How Burnout Affects Your Periods
Burnout can affect a variety of things from your ability to handle change, your mood and yes, even your periods. From causing you to skip a period to doubling up on a period (like having two periods in one month – ugh!), to impacting your flow; that work-related stress can wreck havoc in a variety of different areas.
As the the Canadian Medical Association reports, the average menstrual cycle is around 28 days long. However, it is possible to have a slightly shorter or longer cycle, ranging from between 21 to 40 days. A lot of people experience irregularities that can delay or prolong their period. And burnout can be one of the causes.
The usual cause is infrequent periods, and in times of extreme external stress, your periods could stop all together. One of the reasons for this is that menstrual cycles are regulated by a complex relationship between the higher centres of the brain and the ovaries that produce oestrogen and progesterone. Stress, burnout, anxiety, and traumatic events can all upset the hormonal balance in our bodies, causing the brain to send signals to the ovaries to go to sleep. The primary hormone at fault? Our body’s stress hormone, cortisol, that has the ability to suppress reproductive hormones. When levels of estrogen and progesterone are abnormal, menstrual irregularities are a potential occurrence.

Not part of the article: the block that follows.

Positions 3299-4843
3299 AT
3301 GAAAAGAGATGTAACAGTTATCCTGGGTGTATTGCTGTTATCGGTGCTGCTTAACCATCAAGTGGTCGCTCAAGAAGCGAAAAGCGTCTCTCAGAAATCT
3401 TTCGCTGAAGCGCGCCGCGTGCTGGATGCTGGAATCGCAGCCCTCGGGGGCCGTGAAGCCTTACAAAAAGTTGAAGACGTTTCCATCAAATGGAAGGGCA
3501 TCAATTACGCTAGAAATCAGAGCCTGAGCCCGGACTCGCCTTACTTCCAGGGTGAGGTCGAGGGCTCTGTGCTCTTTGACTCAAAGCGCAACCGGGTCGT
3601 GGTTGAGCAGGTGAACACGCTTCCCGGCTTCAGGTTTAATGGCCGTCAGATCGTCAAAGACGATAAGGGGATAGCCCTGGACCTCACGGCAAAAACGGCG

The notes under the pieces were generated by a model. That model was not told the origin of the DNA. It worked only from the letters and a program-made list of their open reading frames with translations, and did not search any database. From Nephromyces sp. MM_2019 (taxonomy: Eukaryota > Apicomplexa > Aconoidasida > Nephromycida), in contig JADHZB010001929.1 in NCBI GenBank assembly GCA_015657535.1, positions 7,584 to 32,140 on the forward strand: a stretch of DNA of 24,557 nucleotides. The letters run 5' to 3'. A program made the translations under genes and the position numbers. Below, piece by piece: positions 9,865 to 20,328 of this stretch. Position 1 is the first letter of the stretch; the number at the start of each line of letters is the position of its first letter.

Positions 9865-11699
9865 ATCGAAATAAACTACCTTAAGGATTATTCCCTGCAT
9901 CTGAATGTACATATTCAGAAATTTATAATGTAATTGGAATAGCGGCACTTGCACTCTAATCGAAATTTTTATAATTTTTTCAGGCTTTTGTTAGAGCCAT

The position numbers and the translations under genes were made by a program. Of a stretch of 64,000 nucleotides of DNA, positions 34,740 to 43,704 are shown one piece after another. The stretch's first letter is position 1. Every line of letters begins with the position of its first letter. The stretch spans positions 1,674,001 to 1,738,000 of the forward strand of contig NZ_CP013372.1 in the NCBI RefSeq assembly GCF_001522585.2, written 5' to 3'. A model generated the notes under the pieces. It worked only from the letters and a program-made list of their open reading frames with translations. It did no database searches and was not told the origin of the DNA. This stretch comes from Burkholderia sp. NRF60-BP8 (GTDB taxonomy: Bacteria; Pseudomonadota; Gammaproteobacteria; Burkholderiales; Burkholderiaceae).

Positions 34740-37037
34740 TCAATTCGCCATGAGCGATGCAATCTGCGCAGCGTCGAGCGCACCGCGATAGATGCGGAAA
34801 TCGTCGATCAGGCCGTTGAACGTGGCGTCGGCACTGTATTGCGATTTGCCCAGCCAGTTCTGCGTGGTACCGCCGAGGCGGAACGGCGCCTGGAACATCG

Studies examining the effects of work-related stress on the menstrual cycle go back decades. In 1999, a study published in the Scandinavian Journal of Work, Environment & Health found a link between longer cycles and work stress in nurses. Those who were “assigned to high-stress units” and those who reported high stress levels or “strenuous work activity” had an increased risk of a long cycle.
As well as those dealing with a stressful job, many people who are in stressful personal situations or who have trouble sleeping, a previous history (or current) or an eating disorder or inconsistent nutrition patterns can also be prone to period-related irregularities.
But thanks to an increasingly pressurized world, burnout is something that needs more attention. Thankfully, the World Health Organization (WHO) recently included it in the International Classification of Diseases. Classifying it as an “occupational phenomenon” rather than a medical condition, it is described as a syndrome resulting from chronic workplace stress that has not been successfully managed.
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